Review: iFi Audio Earbuddy (goodbye hiss)

Firstly I would like to thank iFi Audio for sending me the Earbuddy to review.

*disclaimer: This sample was provided for the purpose of writing a review, no incentive was given to write a favourable review. All opinions expressed are my own subjective findings.

Gear Used:
Topping D30 > Feliks Audio Espressivo MKII > Earbuddy > HiFiMan RE2000
Keces S3 > Earbuddy > Custom Art FIBAE 3

Tech Specs:

Packaging and Build Quality:
The Earbuddy comes in a plastic box, inside the box is bright orange foam that has spikes like acoustic dampening foam would have. The colour scheme definitely stands out, but it is quite a box box for such a small item. Inside the box you’ll find the Earbuddy, along with a clamshell carry case and a pair of earplugs. On the back of the box you’ll find info about the Earbuddy, and what it aims to do.

The Earbuddy is well built, the sockets are tight but there is little strain relief. The cable section is flat cable and feels like it will last well with some care.

What it does:
The Ear Buddy® gets rid of annoying hisses and buzzes and allows you to turn up your digital volume to a higher level to improve resolution and quality without making you deaf!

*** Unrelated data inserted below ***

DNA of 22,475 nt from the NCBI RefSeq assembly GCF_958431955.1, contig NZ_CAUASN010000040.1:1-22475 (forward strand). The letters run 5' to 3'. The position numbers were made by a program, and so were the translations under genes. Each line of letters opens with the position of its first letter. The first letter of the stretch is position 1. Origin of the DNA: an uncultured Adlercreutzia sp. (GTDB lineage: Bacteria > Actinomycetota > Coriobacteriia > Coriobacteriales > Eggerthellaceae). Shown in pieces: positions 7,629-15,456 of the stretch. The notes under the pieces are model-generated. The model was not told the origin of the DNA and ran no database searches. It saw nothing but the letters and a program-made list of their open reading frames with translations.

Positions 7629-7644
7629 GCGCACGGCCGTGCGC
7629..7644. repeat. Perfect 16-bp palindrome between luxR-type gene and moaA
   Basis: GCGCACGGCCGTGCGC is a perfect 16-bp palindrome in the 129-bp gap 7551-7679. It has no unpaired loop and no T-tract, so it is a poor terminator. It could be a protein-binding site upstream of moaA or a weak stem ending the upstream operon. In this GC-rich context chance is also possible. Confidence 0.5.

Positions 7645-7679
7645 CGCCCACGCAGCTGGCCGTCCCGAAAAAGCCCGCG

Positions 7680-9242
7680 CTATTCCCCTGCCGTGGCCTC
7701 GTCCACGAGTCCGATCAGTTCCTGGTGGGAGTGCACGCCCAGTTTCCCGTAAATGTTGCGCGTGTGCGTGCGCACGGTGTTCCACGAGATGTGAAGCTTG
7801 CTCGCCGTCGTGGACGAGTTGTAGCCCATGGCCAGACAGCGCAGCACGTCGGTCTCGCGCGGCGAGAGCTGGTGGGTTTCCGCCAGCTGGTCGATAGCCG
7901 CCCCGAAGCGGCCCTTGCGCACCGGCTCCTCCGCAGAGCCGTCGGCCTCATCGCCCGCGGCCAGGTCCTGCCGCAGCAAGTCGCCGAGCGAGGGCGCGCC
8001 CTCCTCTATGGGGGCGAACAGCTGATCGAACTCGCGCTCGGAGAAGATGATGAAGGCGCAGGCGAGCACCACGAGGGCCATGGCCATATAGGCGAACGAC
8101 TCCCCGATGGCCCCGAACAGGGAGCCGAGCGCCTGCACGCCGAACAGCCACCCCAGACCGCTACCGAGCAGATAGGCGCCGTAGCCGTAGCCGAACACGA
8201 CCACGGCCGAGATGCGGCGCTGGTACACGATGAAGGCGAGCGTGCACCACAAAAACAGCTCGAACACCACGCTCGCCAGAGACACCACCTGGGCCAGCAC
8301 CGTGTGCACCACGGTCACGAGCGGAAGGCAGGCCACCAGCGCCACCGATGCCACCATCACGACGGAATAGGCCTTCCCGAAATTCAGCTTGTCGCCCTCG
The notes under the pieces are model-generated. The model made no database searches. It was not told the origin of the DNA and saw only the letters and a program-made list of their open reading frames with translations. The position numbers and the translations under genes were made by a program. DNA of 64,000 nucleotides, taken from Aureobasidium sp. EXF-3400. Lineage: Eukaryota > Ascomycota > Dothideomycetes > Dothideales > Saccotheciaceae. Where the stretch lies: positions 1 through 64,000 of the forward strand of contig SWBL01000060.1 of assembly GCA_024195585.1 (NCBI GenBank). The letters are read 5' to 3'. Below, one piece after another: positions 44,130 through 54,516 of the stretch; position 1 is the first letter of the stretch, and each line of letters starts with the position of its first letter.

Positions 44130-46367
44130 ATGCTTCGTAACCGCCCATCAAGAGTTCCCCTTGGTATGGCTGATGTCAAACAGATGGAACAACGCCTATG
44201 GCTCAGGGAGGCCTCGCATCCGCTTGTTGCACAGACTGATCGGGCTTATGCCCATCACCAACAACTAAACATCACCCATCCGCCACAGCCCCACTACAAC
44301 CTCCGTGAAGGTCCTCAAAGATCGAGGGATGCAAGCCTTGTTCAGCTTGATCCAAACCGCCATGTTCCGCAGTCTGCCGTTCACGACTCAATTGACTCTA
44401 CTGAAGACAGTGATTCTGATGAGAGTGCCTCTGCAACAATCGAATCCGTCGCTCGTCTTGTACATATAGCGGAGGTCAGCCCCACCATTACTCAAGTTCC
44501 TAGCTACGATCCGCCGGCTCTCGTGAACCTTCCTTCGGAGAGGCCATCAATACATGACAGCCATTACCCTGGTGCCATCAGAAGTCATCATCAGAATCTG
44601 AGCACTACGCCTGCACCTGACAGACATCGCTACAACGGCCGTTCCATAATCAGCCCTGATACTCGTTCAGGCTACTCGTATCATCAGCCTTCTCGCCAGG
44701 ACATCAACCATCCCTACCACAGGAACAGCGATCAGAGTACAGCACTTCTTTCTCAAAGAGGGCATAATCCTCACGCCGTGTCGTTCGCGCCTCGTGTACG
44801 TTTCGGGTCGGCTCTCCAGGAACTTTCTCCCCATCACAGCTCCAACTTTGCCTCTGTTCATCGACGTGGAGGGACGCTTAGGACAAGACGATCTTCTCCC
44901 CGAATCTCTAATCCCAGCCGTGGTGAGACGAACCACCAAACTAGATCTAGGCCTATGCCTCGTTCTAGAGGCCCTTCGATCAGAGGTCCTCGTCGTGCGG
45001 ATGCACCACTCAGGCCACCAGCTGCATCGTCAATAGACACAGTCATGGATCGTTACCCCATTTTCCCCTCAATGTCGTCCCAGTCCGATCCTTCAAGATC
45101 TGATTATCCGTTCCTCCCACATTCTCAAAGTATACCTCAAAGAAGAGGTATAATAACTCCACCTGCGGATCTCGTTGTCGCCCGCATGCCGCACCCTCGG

It does a lot more, which you can read on the iFi Product page

In Use:
The main reason I wanted the Earbuddy was to get enough volume pot control without channel imbalance with my more powerful headphone amps, and to see if it would fix the buzz I get when using IEM’s with my Keces S3 amp.
And you know what, the Earbuddy solved all my issues, I get much better volume control with IEM’s when using the Keces S3, it also allows me to get good results with lower impedance headphones on my Feliks Audio Espressivo MKII tube amp.

The Earbuddy is also primarily designed to allow you to use higher volumes out of portable sources, iFi state:
“Technical example:
All smart devices use a digital volume control. The very nature of digital volume controls means that at normal 50% listening levels, the actual resolution is 14-Bits instead of 16-Bits!
If a source has (say) 114dB dynamic range and the Headphone is 30dB too loud, once the volume has been turned down 30dB the dynamic range is reduced to 84dB, or below CD quality, from what is an excellent result for a high-solution source.”

The Earbuddy in my opinion hasn’t affected the sound quality of my IEMs, it offers clean attenuation for when you want to use sensitive headphones with high powered sources. If there was one issue with the Earbuddy, it is that the output impedance is < 2.7Ohms, this means the minimum impedance headphones to be used is 12.5Ohms. This is only an issue with a few select IEM’s, and not an issue I have come across.

Conclusion: The Earbuddy works, plain and simple. It allows me to use sensitive IEM’s with powerful headphone amps, it will also allow people to use higher volumes out of their phones and thus increasing the dynamic range and sound quality. It’s a well thought-out little adaptor, and one that you cannot go wrong with for £20.